At about the same time Behr-Sigel entered the Orthodox Church she met her future husband, André Behr, a chemistry student. His health was fragile, and he struggled over the years with alcoholism. They had three children, and for much of the time Elisabeth was the main support of her family.
As she completed her theological studies, Behr-Sigel was asked to serve as an auxiliary pastor in a Reformed parish, even though she was known to have joined the Orthodox Church. She took on the work, and loved it. As an auxiliary pastor she was not asked to preside at the Eucharist (celebrated infrequently in the Reformed parish), and she preached only in ways that were consistent with Orthodoxy. This sympathy with a full Christian vision—the assumption, sadly not universal among the Orthodox, that Protestants and Catholics really are Christians—was central to her life and lifelong vocation.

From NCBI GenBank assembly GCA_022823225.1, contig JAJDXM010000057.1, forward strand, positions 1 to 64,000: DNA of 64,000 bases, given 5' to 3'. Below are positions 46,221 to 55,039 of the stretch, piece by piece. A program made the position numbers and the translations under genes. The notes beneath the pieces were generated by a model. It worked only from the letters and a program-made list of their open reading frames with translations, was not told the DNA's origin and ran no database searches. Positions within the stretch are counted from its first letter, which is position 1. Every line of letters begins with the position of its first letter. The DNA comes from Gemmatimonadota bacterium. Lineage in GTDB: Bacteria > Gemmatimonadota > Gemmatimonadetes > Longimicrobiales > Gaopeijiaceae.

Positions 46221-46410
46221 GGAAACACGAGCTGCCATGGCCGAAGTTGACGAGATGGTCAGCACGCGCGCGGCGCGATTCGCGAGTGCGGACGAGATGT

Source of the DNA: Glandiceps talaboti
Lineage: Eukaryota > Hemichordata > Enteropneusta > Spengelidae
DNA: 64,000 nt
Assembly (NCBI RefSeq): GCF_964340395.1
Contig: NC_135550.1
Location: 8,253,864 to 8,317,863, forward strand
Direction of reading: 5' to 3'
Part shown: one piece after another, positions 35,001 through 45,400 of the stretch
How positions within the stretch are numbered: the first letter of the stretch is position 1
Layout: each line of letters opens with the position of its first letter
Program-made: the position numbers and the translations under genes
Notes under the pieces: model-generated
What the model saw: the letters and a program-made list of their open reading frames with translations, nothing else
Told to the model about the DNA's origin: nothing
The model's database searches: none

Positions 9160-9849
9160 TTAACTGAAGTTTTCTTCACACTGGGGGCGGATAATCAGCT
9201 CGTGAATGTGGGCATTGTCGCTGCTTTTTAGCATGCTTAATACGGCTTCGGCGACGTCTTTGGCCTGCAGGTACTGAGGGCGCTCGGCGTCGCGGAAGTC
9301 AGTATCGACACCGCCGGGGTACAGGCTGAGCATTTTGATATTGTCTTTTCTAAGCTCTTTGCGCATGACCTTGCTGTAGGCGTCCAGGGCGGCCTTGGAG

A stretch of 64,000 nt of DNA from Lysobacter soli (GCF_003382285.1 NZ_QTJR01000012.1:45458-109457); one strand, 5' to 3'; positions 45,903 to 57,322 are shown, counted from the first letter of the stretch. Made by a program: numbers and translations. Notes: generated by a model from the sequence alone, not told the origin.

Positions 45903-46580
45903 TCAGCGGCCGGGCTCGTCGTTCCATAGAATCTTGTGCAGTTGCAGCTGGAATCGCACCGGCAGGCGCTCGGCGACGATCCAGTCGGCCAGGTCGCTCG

Fr. Lev had moved from his duties at the Francophone parish to serve as chaplain at the Lourmel homeless shelter founded by Mother Maria Skobtsova-, who died in the Ravensbrück concentration camp, where she had been sent for giving aid to the Jews. Mother Maria, canonized in recent years by the Russian Orthodox Church, had the support of Metropolitan Evlogy, although it was clear she wasn’t concerned with official recognition of any sort, and Behr-Sigel was profoundly affected by meeting with her and the larger Lourmel community. Years later, in 1988, Behr-Sigel would learn that all her maternal relatives had been deported, and had died in concentration camps. Anyone familiar with Irène Némirovsky’s Suite Française will recognize the picture of France during World War II presented in this book.
Toward the Endless Day offers a thorough account of Behr-Sigel’s writing, retreats, friendships, and steady, patient, and consistent defense of the place of women in the church (an issue that bored her at times). And we are offered quotations that reveal her own struggles: “I don’t think that any Christian of our times, unless he be a saint, has not flirted with absolute atheism, experienced as an abyss at his side.”